The Pros and Cons of Being on Antidepressants

More than 300 million people worldwide are affected by some form of depression, according to the World Health Organization. But due to the stigma of mental disorders, as well as a lack of resources, more than half of those 300 million do not receive treatment. With suicide being the second leading cause of death for 15 to 29-year-olds, depression has become a major danger, and it is a condition that so often goes undetected and untreated.

The only good thing about the shockingly high number of people affected by depression is that it means that although it may seem like it right now, you are not alone. About 30% of college students have reported feeling “so depressed that it was difficult to function,” according to the American College Health Association.

There is a wide array of treatment options, including Cognitive Behavioral Therapy and talk therapy. But the most “controversial” of the depression treatment options is medication. Many are resistant to the idea of using medication because they fear that it will turn them into a robot, or that they have to work through their emotions without that kind of help. But medication is a great option for people who have been struggling with depression to a point where it begins to be extremely detrimental to their daily life. Used in combination with therapy, it can be a great way to re-energize and re-motivate your brain.

I want to talk about the pros and cons of going on antidepressants (SSRIs), as there can be ups and downs along the way. But this article is purely based on personal experience, and it is not meant to convince someone to start or stop their medication. Everyone’s depression is different, and so it should be treated differently, and with the help of a doctor. Hopefully, this personal experience will give some insight as to what it is like to be on antidepressants, as it can be difficult to explain to someone who has never used them.

Pro: Having More Energy

Having more energy to do what you need and want to do is one of the best benefits of being on an SSRI. In my experience, energy was the first thing to return after just a few weeks on the medication. It was so much easier to get out of bed in the morning, and I found that I had more interest in seeing my friends and interacting with people. Just knowing that I had the help of the medication allowed me to do more. Even after six months, I still have more energy than I did before.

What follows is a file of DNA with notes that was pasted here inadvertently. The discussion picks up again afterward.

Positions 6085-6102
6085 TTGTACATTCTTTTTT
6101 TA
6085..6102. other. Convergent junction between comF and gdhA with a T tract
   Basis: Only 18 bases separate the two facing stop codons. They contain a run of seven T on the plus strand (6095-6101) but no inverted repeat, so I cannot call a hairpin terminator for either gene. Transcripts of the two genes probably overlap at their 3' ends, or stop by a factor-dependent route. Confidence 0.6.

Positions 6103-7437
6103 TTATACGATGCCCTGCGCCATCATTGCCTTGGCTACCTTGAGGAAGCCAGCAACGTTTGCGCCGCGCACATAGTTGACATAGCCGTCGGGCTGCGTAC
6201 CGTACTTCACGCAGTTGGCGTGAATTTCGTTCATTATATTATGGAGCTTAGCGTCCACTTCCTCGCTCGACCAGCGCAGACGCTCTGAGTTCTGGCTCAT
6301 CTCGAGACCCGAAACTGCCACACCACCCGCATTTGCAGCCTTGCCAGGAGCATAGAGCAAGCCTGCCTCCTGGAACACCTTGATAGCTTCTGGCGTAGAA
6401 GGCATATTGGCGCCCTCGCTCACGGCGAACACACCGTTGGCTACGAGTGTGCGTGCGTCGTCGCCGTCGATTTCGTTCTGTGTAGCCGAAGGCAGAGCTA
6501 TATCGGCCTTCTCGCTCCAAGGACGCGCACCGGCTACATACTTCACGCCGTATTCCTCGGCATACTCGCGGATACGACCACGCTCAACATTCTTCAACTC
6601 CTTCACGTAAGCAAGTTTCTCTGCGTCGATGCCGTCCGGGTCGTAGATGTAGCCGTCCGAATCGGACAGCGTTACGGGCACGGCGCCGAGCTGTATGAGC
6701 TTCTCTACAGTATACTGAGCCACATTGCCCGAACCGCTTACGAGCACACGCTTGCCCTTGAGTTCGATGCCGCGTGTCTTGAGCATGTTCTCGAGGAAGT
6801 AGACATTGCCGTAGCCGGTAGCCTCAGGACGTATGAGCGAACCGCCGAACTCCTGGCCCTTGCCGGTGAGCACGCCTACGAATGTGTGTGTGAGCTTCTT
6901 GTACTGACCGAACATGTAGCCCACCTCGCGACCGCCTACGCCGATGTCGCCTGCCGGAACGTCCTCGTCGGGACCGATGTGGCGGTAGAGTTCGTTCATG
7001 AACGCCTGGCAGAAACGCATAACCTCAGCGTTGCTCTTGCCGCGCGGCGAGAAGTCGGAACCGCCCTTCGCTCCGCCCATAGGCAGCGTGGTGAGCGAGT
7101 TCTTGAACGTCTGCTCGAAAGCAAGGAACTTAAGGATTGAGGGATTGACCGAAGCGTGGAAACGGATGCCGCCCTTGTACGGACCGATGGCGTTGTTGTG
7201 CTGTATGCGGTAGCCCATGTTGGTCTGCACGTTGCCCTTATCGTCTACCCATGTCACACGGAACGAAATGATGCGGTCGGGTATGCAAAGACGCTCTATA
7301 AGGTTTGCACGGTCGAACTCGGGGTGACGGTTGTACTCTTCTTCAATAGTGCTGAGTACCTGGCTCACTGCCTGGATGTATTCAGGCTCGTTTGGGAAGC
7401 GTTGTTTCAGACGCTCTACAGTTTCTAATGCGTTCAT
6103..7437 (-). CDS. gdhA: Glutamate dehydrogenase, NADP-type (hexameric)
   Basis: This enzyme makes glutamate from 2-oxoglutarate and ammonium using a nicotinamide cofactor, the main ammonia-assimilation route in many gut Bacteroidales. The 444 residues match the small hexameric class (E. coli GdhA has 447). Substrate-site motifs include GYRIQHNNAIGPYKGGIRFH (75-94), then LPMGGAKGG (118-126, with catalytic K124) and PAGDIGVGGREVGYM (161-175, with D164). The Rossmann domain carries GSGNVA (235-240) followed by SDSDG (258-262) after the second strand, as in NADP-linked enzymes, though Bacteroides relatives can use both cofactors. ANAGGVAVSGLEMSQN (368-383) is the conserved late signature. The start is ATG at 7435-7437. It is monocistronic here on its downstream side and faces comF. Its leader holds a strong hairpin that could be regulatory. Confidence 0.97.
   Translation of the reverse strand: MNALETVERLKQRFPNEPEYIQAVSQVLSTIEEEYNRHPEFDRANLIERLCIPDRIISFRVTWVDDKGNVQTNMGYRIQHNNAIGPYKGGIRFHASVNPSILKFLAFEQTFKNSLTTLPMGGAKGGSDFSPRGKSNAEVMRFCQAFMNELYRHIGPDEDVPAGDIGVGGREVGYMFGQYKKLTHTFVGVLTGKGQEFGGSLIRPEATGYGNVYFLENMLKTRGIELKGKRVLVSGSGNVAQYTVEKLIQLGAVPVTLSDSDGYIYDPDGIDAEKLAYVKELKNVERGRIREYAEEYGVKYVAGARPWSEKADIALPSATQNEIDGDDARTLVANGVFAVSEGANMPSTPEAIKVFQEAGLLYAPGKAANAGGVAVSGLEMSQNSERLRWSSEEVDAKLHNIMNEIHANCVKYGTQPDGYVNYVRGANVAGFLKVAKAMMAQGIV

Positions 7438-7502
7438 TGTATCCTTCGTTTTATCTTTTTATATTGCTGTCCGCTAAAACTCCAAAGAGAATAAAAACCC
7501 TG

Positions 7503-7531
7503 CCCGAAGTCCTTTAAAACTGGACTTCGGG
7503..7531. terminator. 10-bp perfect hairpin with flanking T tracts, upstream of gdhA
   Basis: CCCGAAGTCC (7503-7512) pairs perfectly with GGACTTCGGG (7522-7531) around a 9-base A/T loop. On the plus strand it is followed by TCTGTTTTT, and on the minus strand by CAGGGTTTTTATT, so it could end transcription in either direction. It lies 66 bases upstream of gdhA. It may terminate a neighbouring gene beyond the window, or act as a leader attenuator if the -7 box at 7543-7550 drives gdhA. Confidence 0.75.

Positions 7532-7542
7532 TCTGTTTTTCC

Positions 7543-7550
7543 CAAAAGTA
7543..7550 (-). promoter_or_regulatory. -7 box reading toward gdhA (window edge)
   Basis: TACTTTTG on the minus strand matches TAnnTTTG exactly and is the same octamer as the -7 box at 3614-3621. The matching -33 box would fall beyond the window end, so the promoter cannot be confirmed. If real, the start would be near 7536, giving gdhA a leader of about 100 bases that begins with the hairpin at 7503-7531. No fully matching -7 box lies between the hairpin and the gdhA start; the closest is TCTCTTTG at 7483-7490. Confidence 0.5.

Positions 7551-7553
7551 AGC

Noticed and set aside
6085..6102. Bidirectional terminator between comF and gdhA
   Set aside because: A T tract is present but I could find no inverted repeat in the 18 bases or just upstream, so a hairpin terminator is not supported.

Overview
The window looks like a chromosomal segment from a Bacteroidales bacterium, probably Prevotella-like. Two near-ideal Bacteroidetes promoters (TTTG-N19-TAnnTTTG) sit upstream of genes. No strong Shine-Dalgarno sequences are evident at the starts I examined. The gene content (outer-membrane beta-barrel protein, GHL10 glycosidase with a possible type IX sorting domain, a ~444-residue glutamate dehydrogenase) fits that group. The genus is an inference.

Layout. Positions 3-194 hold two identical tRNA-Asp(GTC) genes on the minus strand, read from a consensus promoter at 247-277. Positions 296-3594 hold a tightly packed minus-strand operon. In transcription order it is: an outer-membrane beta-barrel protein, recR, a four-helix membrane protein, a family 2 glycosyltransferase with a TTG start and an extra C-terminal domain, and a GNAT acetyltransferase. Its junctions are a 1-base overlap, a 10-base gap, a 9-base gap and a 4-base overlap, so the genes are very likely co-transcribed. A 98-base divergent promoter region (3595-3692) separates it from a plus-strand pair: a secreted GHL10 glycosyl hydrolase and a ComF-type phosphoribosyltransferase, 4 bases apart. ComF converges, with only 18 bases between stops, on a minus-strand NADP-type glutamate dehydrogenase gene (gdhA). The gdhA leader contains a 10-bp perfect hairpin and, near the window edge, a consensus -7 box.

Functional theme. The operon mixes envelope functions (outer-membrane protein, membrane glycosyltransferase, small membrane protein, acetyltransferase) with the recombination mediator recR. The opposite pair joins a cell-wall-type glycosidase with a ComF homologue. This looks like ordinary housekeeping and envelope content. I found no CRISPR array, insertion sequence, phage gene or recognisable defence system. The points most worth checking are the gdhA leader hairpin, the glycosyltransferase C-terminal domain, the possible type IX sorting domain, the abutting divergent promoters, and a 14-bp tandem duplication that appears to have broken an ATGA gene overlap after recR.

Con: Side Effects

Side effects of antidepressants can be really difficult to deal with, especially when you are already dealing with the depression itself. Headaches and nausea were consistent for me for the first month or so, but after that everything has been normal. The main side effect that I experience now is having crazy dreams every night. Usually, they are not scary, but it can be confusing to wake up and have to figure out what really happened. For the most part, though, the dreams are entertaining and they don’t take away from the quality of your sleep!

Pro: The Bad Days Aren’t As Bad

This is the main reason why people go on antidepressants in the first place, but it is difficult to explain the feeling to someone else. In a cycle of depression, thoughts usually go from bad to worse, and suddenly everything seems like it is falling apart. On the medication, one bad thing happening to you does not mean that your whole day or life is ruined. You are better able to remove yourself from the situation and assess it from a rational viewpoint. Of course, it is still possible to have a bad day, but the bad days do not make you want to lie in bed and avoid people and responsibilities.

Con: Feeling Flat

Feeling emotionally flat at times has definitely been the worst part about being on antidepressants. It can be hard to find the right dosage, so sometimes if it is too high, it can create a feeling of indifference and complete neutrality. It can be kind of scary to feel neutral toward everything, whether good or bad things are happening. It can also be strange because that neutral feeling almost mimics the feeling of emptiness that occurs in a depressive phase. Luckily, this feeling can be easily fixed with the help of a doctor who can adjust the dosage.

Pro: Reducing Anxiety

A lot of people who suffer from a depressive disorder also suffer from anxiety. Antidepressants can help with anxiety the same way they help with depression— by lessening the effect of extreme and irrational emotions. I have found that the medication has definitely helped with anxiety, as well as the management of stress on a day-to-day basis.

Con: Finding the Right Medication

This is more of an annoyance than a deterrent, but it can take a while to find the right medication or dosage. Many people experience difficult side effects and have to switch to another medication, and it can kind of be a guessing game to figure out exactly what works. But once you do find the right combination, it is just a matter of maintaining the right balance and taking your medication every day.

Overall, I have found that medication has the right treatment for my depression, and the pros have outweighed the cons. For me, it seemed like the right choice because I would use medication for any other type of illness, so depression was no different. Of course, every person has a different experience, and for many, therapy alone can be sufficient. The important thing is to recognize that using medication to treat depression is not as scary as it seems, and it does not mean that you are crazy or weak.

If you have any symptoms of depression or are feeling anxious, do not hesitate to call your school’s behavioral health center. BU’s behavioral medicine number is 617-353- 3569. It is never wrong to prioritize your mental health.


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